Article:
The honeycomb the bees produce, is in itself a work of art, made with precise hexagonal walls which can only be created by a team working hard in the spirit of cooperation. Not only that, the busy working bees are also incredibly brave & loyal protecting their Queen & home even at the risk of their own lives. I guess it’s no surprise that many iconic institutions & brands use the bee to reflect their core values, these include universities, football clubs & even a beer brand. (clue is it’s known as the cream of Manchester!)
Bees in culture
Bees have been also always been recognised in culture - from pub signs and town names, from Shakespeare to JK Rowling, from beehive hair-dos to phrases like “having a bee in your bonnet” – the bee has always been a star. Pliny referred to honey as “the sweat of the heavens and the saliva of the stars”, while Chaucer was one of the first to use the phrase “busy as bees”.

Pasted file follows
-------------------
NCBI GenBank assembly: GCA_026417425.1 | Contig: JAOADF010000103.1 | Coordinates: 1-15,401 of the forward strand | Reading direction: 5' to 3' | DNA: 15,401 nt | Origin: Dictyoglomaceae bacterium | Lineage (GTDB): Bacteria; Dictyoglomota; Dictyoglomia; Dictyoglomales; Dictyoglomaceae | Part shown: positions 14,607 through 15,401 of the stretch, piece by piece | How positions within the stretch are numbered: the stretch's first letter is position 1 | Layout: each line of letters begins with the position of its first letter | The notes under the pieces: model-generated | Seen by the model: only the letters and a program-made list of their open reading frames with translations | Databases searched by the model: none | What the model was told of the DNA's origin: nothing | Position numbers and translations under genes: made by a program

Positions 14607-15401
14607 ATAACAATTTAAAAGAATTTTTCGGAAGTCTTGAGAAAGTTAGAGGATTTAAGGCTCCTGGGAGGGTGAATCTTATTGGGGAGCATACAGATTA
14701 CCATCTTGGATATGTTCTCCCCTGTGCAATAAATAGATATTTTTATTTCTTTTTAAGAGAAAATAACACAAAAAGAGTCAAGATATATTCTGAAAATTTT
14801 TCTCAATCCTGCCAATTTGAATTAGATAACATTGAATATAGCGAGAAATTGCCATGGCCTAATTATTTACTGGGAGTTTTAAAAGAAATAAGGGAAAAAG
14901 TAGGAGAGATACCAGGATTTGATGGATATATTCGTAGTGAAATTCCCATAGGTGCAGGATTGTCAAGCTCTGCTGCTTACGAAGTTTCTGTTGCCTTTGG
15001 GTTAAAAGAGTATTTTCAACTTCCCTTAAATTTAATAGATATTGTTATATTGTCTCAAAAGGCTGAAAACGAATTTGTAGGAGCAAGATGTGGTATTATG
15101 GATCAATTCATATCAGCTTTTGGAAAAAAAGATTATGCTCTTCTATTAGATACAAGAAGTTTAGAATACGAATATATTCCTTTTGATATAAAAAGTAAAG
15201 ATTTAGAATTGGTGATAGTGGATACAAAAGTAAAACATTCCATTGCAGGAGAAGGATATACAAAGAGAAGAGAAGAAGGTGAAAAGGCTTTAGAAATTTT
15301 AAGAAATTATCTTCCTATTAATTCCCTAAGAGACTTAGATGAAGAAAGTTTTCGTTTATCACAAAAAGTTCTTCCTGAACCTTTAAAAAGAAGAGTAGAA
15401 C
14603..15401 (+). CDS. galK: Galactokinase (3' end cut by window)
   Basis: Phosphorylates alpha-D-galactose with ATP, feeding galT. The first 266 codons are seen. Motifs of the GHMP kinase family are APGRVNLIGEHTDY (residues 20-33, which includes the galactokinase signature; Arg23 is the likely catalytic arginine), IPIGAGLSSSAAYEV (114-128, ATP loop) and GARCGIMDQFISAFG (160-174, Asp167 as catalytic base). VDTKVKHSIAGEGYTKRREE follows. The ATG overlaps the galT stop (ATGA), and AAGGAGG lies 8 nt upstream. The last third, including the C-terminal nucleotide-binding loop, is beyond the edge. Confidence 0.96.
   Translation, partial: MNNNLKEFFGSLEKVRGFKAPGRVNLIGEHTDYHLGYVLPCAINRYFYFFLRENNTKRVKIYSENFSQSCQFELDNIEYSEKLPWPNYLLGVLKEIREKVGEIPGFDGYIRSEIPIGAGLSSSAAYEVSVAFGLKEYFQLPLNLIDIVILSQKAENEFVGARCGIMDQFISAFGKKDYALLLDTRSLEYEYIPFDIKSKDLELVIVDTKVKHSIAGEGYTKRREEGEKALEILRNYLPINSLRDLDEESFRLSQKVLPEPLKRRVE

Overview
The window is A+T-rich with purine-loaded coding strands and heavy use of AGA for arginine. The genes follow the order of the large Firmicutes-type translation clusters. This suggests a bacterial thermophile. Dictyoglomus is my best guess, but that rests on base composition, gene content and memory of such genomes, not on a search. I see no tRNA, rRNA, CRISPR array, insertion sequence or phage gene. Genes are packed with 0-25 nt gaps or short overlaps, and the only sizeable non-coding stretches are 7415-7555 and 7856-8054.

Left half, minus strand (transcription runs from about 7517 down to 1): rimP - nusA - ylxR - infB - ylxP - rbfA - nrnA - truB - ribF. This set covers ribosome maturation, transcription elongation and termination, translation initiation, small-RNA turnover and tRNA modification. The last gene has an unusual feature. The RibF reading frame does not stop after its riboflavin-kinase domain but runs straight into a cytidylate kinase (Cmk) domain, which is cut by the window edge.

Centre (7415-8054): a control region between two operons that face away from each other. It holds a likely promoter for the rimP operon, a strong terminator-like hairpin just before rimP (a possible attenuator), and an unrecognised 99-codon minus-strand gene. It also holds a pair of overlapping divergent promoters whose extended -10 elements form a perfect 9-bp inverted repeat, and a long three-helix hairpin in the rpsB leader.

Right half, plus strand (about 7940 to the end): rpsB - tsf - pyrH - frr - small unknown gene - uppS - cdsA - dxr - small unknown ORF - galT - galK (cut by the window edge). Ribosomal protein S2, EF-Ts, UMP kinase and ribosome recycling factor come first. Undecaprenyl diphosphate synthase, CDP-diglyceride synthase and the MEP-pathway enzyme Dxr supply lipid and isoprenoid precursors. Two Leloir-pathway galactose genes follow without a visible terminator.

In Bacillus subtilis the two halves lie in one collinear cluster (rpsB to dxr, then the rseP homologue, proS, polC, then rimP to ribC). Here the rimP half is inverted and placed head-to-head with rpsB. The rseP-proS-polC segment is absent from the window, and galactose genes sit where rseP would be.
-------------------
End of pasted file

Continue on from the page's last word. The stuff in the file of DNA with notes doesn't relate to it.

The bumblebee has always been a source of special delight because of its plump features and furry bottom. Mr Bumble in Oliver Twist and Dumbledore (a Cornish word for bumblebee) in Harry Potter suit their names well.
Why the bee is so important?
The bee not only demonstrates incredible values, they are essential to a healthy environment and healthy economy. It is amazing to think that bees and other pollinators pollinate so many different foods and almost all of our fruit and vegetables. They are crucial to our economy – without them it would cost UK farmers £1.8 billion a year to pollinate our crops. In a world without bees, our food would cost a lot more to produce and our economy would suffer. A world without the bee would be a hungrier one.